Frieze Art Fair

Orit Gat

October 15, 2014
October 14–18, 2014

Here’s how you make the most of an art fair booth: hang two-dimensional works on the walls you’ve got, place a large sculpture on the floor in the center, locate a round table with a few chairs in a corner. The result of such standardization is the rise of fair work, which attracts attention by way of scale or repetition. Its most prominent characteristic is its reaction to the architecture of its surroundings through large wall pieces. True to form, the Frieze tent allows artists numerous opportunities to interfere with the temporary structures. Gedi Sibony has hung a ragged brown-gold carpet from the top of Vienna’s Galerie Meyer Kainer’s wall (The Beginning is Near, 2008), allowing it to reach the floor where it is layered over the uniform gray carpeting. Elsewhere, works are attached directly to the light fixtures’ railings, as with Olafur Eliasson’s immense stainless steel ball, Schools of movement sphere (2014) at Tanya Bonakdar, New York, and José Damasceno’s Grua (2010), in which a heavy, rusty hook supports an acrylic disc at Galeria Fortes Vilaça, São Paulo. Others opt for a series of identically framed works meant to make an impression together but sell separately (like the three beautiful untitled Sarah Crowner abstractions, all 2014, hanging side by side and framed in different colors at Galerie Catherine Bastide, Brussels).

Even amongst the transient, prescribed frame of Frieze Art Fair, this year a number of galleries made attempts to break with the format. Hauser & Wirth, London gave over its booth to Mark Wallinger, who curated “A Study in Red and Green.” With walls covered in red and green textiles reminiscent of a nineteenth-century museum, Wallinger installed 72 works, and there’s something for everyone: from Rashid Johnson to Pipilotti Rist, Rita Ackermann to Allan Kaprow. The result is confused and not always logical, but it puts on view exactly the kind of context that a gallery can give an artist—colleagues, collaborators, and other artists to relate to. A fair is a good moment to assess what kind of meaning a roster can give. At Esther Schipper, Berlin, there are works from artists who came to prominence at a similar period, but rarely show alongside each other. Seeing them here allows a new perspective on these artists’ development, and shifts away from the 1990s art theory buzzwords they are commonly associated with. Thomas Demand has created a flowery wallpaper that covers a whole wall (Hanami, 2014), while Pierre Huyghe is showing Timekeeper (Drill Core) from his 2014 show at Museum Ludwig, Cologne: a round piece of the museum’s wall that the artist scraped at, revealing the layers of paints used for previous exhibitions in an extremely tangible reflection on institutional memory. On the walls behind are two of Liam Gillick’s installations with vinyl wall texts (Standard Reference Platform and Restricted Reference Screen, both 2014), and hanging from the light railings (yes) are geometrical mirror sculptures by Tomás Saraceno (SXDF-NB1006-2/M+M, 2014 and NGC 5892, 2013), like miniature versions of his “Cloud City” project for the rooftop of the Metropolitan Museum of Art in 2012.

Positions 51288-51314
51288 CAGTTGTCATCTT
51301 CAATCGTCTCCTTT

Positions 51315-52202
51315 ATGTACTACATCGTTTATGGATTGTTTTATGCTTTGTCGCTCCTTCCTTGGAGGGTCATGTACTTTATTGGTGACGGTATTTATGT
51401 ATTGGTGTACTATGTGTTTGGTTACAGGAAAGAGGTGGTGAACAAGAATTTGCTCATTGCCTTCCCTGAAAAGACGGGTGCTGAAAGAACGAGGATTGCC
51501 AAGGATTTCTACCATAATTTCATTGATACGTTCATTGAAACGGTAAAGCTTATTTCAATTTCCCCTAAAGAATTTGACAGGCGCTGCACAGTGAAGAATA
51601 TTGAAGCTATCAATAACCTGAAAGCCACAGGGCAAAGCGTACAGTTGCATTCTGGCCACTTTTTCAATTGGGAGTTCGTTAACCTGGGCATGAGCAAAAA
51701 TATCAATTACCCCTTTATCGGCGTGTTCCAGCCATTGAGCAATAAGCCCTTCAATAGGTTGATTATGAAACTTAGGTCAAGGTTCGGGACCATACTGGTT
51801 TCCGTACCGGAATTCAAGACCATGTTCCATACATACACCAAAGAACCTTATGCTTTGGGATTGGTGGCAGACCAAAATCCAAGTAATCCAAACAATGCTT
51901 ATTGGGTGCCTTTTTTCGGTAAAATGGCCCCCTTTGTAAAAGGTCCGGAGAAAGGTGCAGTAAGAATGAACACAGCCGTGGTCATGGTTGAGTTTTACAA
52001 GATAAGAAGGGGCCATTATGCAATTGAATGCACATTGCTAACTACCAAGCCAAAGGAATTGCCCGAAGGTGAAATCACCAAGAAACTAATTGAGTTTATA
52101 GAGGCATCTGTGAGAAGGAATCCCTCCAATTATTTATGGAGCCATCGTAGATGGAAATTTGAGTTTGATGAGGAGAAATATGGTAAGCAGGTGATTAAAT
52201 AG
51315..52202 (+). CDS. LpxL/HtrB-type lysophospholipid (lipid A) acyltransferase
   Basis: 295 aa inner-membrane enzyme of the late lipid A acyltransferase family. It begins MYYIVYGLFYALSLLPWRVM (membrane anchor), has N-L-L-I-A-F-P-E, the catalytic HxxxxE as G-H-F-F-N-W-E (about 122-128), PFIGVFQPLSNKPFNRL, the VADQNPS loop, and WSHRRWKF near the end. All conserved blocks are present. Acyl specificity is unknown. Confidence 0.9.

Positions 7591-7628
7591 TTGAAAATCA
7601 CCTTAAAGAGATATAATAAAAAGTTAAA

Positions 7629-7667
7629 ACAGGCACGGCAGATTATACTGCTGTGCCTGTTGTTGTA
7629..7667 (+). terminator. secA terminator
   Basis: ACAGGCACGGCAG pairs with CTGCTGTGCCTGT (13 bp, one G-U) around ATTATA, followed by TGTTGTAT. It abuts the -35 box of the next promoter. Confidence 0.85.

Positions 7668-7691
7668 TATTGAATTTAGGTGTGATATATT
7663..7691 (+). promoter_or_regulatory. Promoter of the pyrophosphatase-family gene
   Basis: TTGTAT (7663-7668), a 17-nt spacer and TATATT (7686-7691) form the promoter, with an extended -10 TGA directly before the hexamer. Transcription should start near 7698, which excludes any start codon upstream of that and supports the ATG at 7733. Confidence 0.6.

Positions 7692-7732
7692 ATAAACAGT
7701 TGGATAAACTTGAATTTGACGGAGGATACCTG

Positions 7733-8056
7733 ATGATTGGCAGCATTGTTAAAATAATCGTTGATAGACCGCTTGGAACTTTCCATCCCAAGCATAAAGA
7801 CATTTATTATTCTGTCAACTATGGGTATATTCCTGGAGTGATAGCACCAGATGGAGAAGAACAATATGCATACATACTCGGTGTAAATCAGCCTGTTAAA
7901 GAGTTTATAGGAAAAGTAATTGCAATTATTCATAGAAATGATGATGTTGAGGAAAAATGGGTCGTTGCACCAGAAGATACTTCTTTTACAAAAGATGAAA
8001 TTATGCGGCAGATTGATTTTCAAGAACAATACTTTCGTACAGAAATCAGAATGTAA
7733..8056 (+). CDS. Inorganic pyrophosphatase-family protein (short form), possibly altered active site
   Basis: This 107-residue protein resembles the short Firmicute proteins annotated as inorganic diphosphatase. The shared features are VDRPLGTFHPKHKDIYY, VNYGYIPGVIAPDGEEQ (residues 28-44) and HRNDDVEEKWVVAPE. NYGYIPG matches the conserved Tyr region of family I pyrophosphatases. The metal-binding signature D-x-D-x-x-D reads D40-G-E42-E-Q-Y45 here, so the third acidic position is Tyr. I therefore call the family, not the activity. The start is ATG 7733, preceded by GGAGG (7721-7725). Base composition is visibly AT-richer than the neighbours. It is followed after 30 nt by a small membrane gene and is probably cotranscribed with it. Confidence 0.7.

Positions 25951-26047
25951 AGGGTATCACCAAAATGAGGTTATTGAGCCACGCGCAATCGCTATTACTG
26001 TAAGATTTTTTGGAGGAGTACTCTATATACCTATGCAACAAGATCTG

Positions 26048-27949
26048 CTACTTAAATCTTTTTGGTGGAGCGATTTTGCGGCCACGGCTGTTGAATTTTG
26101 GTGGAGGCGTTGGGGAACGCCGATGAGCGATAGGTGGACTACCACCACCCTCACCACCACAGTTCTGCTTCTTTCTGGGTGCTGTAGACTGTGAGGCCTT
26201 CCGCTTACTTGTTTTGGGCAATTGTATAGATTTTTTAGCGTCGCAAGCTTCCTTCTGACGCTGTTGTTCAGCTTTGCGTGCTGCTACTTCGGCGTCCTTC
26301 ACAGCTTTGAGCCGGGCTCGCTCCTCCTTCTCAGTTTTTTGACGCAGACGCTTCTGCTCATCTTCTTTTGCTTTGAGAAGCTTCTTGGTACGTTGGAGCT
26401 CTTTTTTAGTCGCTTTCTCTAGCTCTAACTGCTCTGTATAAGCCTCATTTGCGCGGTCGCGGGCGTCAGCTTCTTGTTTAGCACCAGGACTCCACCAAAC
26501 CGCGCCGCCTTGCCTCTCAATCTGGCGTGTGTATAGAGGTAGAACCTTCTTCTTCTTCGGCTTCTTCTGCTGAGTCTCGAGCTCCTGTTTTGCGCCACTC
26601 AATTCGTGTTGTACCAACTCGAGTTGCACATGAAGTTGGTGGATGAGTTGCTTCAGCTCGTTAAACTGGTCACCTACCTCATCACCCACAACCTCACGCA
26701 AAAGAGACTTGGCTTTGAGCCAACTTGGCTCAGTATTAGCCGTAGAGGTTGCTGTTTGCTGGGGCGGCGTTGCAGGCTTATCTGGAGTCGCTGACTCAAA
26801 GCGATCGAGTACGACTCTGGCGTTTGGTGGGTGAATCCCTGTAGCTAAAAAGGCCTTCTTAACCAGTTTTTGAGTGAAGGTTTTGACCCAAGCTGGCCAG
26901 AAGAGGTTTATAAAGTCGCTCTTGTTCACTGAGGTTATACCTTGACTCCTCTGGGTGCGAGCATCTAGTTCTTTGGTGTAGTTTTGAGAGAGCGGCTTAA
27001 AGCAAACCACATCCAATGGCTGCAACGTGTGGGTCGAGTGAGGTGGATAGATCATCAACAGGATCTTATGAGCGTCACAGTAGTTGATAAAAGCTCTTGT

But the connections that form between artists and artworks are not only generational; they also derive from ideas and form. Gillick’s work, for instance, is also on view at Casey Kaplan, New York, where his shelf-like sculpture interacts beautifully with a canvas by Giorgio Griffa, hanging directly on the wall, unframed, and composed of only spare, colorful horizontal lines. At Galería Elba Benitez, Madrid, Carlos Bunga’s Intento de conservación II (2014)—a niche built into the wall where the artist has displayed cardboard, spot-lit and colored yellow—is a simple gesture that at the gallery’s booth is nuanced in its minimal yet interventionist relation to the fair’s architecture, but which also plays out beautifully in front of Ignasi Aballí’s digital prints of images of the sea, taken from the newspaper El Pais. Also a small gesture, Inventario (Mares) II and Inventario (Mares – Mediterraneo) (both 2014) interpose seascapes collaged from the newspaper, their low-quality gradient making them almost interchangeable, only for the different hues of bitmatrix blue.